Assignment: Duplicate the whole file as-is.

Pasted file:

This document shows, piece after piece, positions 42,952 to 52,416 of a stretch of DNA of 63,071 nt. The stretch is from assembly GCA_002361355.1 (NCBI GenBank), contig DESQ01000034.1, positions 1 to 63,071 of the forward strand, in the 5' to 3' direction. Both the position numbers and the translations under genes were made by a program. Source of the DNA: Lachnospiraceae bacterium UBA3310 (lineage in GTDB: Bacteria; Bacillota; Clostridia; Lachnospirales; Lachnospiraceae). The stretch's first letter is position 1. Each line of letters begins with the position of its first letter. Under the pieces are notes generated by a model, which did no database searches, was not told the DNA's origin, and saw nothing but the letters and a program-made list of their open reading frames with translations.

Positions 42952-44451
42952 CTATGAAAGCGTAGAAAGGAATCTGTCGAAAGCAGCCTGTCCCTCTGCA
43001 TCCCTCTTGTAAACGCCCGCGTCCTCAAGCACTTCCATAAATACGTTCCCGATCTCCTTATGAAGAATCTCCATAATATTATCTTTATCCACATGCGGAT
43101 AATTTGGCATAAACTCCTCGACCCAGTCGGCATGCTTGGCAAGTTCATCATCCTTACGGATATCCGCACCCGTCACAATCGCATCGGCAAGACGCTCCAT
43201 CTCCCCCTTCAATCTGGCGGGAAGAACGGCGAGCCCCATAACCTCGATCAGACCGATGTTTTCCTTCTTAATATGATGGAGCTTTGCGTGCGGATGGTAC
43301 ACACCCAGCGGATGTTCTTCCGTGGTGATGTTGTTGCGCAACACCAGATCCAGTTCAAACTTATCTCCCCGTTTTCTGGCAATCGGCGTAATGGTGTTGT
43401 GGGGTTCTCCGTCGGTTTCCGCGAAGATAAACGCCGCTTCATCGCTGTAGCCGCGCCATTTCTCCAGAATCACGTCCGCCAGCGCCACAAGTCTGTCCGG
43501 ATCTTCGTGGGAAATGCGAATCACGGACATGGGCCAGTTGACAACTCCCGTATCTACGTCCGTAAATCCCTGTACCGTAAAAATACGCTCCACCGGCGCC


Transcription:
This document shows, piece after piece, positions 42,952 to 52,416 of a stretch of DNA of 63,071 nt. The stretch is from assembly GCA_002361355.1 (NCBI GenBank), contig DESQ01000034.1, positions 1 to 63,071 of the forward strand, in the 5' to 3' direction. Both the position numbers and the translations under genes were made by a program. Source of the DNA: Lachnospiraceae bacterium UBA3310 (lineage in GTDB: Bacteria; Bacillota; Clostridia; Lachnospirales; Lachnospiraceae). The stretch's first letter is position 1. Each line of letters begins with the position of its first letter. Under the pieces are notes generated by a model, which did no database searches, was not told the DNA's origin, and saw nothing but the letters and a program-made list of their open reading frames with translations.

Positions 42952-44451
42952 CTATGAAAGCGTAGAAAGGAATCTGTCGAAAGCAGCCTGTCCCTCTGCA
43001 TCCCTCTTGTAAACGCCCGCGTCCTCAAGCACTTCCATAAATACGTTCCCGATCTCCTTATGAAGAATCTCCATAATATTATCTTTATCCACATGCGGAT
43101 AATTTGGCATAAACTCCTCGACCCAGTCGGCATGCTTGGCAAGTTCATCATCCTTACGGATATCCGCACCCGTCACAATCGCATCGGCAAGACGCTCCAT
43201 CTCCCCCTTCAATCTGGCGGGAAGAACGGCGAGCCCCATAACCTCGATCAGACCGATGTTTTCCTTCTTAATATGATGGAGCTTTGCGTGCGGATGGTAC
43301 ACACCCAGCGGATGTTCTTCCGTGGTGATGTTGTTGCGCAACACCAGATCCAGTTCAAACTTATCTCCCCGTTTTCTGGCAATCGGCGTAATGGTGTTGT
43401 GGGGTTCTCCGTCGGTTTCCGCGAAGATAAACGCCGCTTCATCGCTGTAGCCGCGCCATTTCTCCAGAATCACGTCCGCCAGCGCCACAAGTCTGTCCGG
43501 ATCTTCGTGGGAAATGCGAATCACGGACATGGGCCAGTTGACAACTCCCGTATCTACGTCCGTAAATCCCTGTACCGTAAAAATACGCTCCACCGGCGCC